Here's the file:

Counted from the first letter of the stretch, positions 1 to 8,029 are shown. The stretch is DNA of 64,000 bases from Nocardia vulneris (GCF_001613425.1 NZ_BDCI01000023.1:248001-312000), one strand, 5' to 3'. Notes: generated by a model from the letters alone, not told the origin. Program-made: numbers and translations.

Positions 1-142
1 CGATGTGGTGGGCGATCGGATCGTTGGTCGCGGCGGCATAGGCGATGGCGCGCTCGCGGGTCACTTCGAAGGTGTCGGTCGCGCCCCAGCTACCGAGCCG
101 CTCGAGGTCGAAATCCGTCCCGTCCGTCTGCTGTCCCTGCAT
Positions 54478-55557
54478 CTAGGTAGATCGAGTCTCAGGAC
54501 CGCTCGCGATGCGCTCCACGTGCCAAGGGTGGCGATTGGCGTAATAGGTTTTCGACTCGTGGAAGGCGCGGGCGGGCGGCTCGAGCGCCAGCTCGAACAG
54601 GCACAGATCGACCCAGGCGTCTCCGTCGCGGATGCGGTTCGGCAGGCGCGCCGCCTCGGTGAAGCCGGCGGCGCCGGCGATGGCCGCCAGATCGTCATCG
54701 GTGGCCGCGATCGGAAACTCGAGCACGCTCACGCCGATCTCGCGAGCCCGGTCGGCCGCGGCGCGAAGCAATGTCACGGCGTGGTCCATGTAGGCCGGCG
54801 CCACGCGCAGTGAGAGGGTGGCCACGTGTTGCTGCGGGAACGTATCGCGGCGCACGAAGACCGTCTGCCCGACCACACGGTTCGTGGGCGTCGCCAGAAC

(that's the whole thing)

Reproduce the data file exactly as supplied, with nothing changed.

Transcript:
Counted from the first letter of the stretch, positions 1 to 8,029 are shown. The stretch is DNA of 64,000 bases from Nocardia vulneris (GCF_001613425.1 NZ_BDCI01000023.1:248001-312000), one strand, 5' to 3'. Notes: generated by a model from the letters alone, not told the origin. Program-made: numbers and translations.

Positions 1-142
1 CGATGTGGTGGGCGATCGGATCGTTGGTCGCGGCGGCATAGGCGATGGCGCGCTCGCGGGTCACTTCGAAGGTGTCGGTCGCGCCCCAGCTACCGAGCCG
101 CTCGAGGTCGAAATCCGTCCCGTCCGTCTGCTGTCCCTGCAT
Positions 54478-55557
54478 CTAGGTAGATCGAGTCTCAGGAC
54501 CGCTCGCGATGCGCTCCACGTGCCAAGGGTGGCGATTGGCGTAATAGGTTTTCGACTCGTGGAAGGCGCGGGCGGGCGGCTCGAGCGCCAGCTCGAACAG
54601 GCACAGATCGACCCAGGCGTCTCCGTCGCGGATGCGGTTCGGCAGGCGCGCCGCCTCGGTGAAGCCGGCGGCGCCGGCGATGGCCGCCAGATCGTCATCG
54701 GTGGCCGCGATCGGAAACTCGAGCACGCTCACGCCGATCTCGCGAGCCCGGTCGGCCGCGGCGCGAAGCAATGTCACGGCGTGGTCCATGTAGGCCGGCG
54801 CCACGCGCAGTGAGAGGGTGGCCACGTGTTGCTGCGGGAACGTATCGCGGCGCACGAAGACCGTCTGCCCGACCACACGGTTCGTGGGCGTCGCCAGAAC